In an ever-changing, extremely digitalised world, have the responsibilities and skill sets of agents changed?
To continue reading the rest of this article, please log in.
Create free account to get unlimited news articles and more!
Real estate is a dynamic industry rife with change and innovation that has a habit for being in with the new, whether it be with technology, such as artificial intelligence, or new property listings portals.
In essence, this means the requirements of a modern agent graduating into the industry in recent years are different from someone who was entering real estate a decade ago.
Adam Joske, managing director of Belle Property’s Mornington and Mount Eliza offices, and a real estate coach for the past six years, explained on a recent episode of the Secrets of the Top 100 Agents that modern agents require a greater digital presence, which younger agents are better equipped for.
In his eyes, younger agents are better than their more experienced counterparts at “building a big social and digital platform”, because “they get it”.
“They’re active on social media,” he said, explaining: “If I was a young agent today, I’d be going really hard at social and digital [media].” Mr Joske recently shared how this emphasis on digital presence in the modern world has led him to invest in the space at the newly formed Mornington and Mount Eliza offices.
However, in Mr Joske’s experience, younger agents can take a leaf out of an age-old industry practice: making phone calls.
“My observations from going into literally hundreds of offices is there seems to be a pattern with successful agents that, firstly, they get through volume of calls,” he explained.
“To me, this is a connection business. The more connections you make, the more people you speak with, the more doors you are going to get into [and] the more you are going to list,” he added.
He believes there is a scarcity of agents with the “discipline to sit there and pump through calls for an hour, an hour-and-a-half”. It is a strategy he stressed works, even for agents who “aren’t very polished, [aren’t] great with scripts and dialogues”.
But even the roughest of industry diamonds find success on the phone because, after all, real estate “is a numbers game” and these agents “do the volume”.
And the rewards for their commitment to the cause are great too with the agents who dedicate time each day to make calls and connections reaping great benefits.
He detailed how “if you do this every day, if your connection rate is [good] you might get one appraisal out of every 10 calls. There are two appraisals a day. That is 10 a week. Any agents that are doing those sorts of numbers by accident, they are going to list property”.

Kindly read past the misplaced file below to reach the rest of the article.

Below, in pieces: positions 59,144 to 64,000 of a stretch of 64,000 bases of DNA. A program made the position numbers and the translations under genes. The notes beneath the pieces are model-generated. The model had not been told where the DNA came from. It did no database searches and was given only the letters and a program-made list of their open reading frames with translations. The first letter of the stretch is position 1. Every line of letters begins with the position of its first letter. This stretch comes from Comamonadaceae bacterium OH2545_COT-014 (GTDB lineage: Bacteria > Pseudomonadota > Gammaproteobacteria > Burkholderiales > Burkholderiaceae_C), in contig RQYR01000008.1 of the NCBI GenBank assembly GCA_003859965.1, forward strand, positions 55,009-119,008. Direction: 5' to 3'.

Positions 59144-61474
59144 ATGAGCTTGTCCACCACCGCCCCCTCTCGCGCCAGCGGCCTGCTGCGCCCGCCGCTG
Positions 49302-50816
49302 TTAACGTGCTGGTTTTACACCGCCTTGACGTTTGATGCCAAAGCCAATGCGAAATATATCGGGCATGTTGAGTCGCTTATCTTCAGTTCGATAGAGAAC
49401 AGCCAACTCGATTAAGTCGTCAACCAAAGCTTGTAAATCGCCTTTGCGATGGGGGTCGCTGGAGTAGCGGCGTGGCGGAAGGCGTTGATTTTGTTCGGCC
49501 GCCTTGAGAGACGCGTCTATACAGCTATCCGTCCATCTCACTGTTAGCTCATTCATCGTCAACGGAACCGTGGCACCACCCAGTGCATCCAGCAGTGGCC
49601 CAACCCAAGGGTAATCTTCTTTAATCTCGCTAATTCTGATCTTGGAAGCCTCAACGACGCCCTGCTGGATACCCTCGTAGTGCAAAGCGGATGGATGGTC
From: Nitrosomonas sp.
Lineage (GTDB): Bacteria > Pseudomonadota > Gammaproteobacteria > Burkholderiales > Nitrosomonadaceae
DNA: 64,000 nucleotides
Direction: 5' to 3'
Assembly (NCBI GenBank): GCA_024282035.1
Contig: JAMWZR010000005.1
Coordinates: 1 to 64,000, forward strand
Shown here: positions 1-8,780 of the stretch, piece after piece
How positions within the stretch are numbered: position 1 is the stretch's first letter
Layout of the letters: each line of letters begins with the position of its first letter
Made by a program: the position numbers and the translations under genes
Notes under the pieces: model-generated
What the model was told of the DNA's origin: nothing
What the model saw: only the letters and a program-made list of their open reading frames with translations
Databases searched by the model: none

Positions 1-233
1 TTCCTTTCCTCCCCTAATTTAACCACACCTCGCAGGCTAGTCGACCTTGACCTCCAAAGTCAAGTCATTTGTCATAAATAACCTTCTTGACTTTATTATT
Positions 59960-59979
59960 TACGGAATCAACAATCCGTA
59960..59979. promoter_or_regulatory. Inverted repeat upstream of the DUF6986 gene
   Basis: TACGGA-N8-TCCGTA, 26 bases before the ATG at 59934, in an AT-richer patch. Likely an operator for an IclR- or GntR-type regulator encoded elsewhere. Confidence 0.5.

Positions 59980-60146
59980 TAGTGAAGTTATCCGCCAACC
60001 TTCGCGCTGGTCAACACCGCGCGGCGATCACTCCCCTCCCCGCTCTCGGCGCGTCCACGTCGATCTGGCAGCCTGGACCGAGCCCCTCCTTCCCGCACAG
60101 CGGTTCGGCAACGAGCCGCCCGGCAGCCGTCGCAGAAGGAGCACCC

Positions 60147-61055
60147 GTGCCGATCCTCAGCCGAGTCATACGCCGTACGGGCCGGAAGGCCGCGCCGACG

While he agrees on the importance of getting appraisals, Mr Joske feels “agents across the country measure their success on the amount of appraisals they get”. It is a misguided method of measuring success, he feels, with agents hunting appraisals, and the perceived success they bring, instead of listing opportunities.
He believes agents need to veer away from their pursuit of appraisals, without abandoning it entirely, and instead aim for listing opportunities first and foremost. He explained how hunting listings first can more often than not lead to appraisals, especially in instances where prospective vendors aren’t looking to part with their property.
“The agents that I work with, I very much say to them, ‘Look, let’s ring a prospective client and say something along the lines of: Hi, I’m Adam from Belle Property. We’ve got a lot of buyers on the books, but we’re really short of properties. Have you had any sort of vague thoughts about selling your place?’”
He admitted it’s a “very simple dialogue”, but it opens more doors for agents than simply hunting an appraisal, especially when considering “most agents haven’t got a great database follow up. They might do 10 appraisals a week, but if these people aren’t selling, they never speak to them again”.
“To me, it’s kind of like, why go in the first place if you’re never going to communicate again?”
“Too many directors and agents purely measure their success on how many appraisals come and they’re not desperate, [making] phone calls for sales. They’re just building up their numbers,” he concluded.
Comments powered by CComment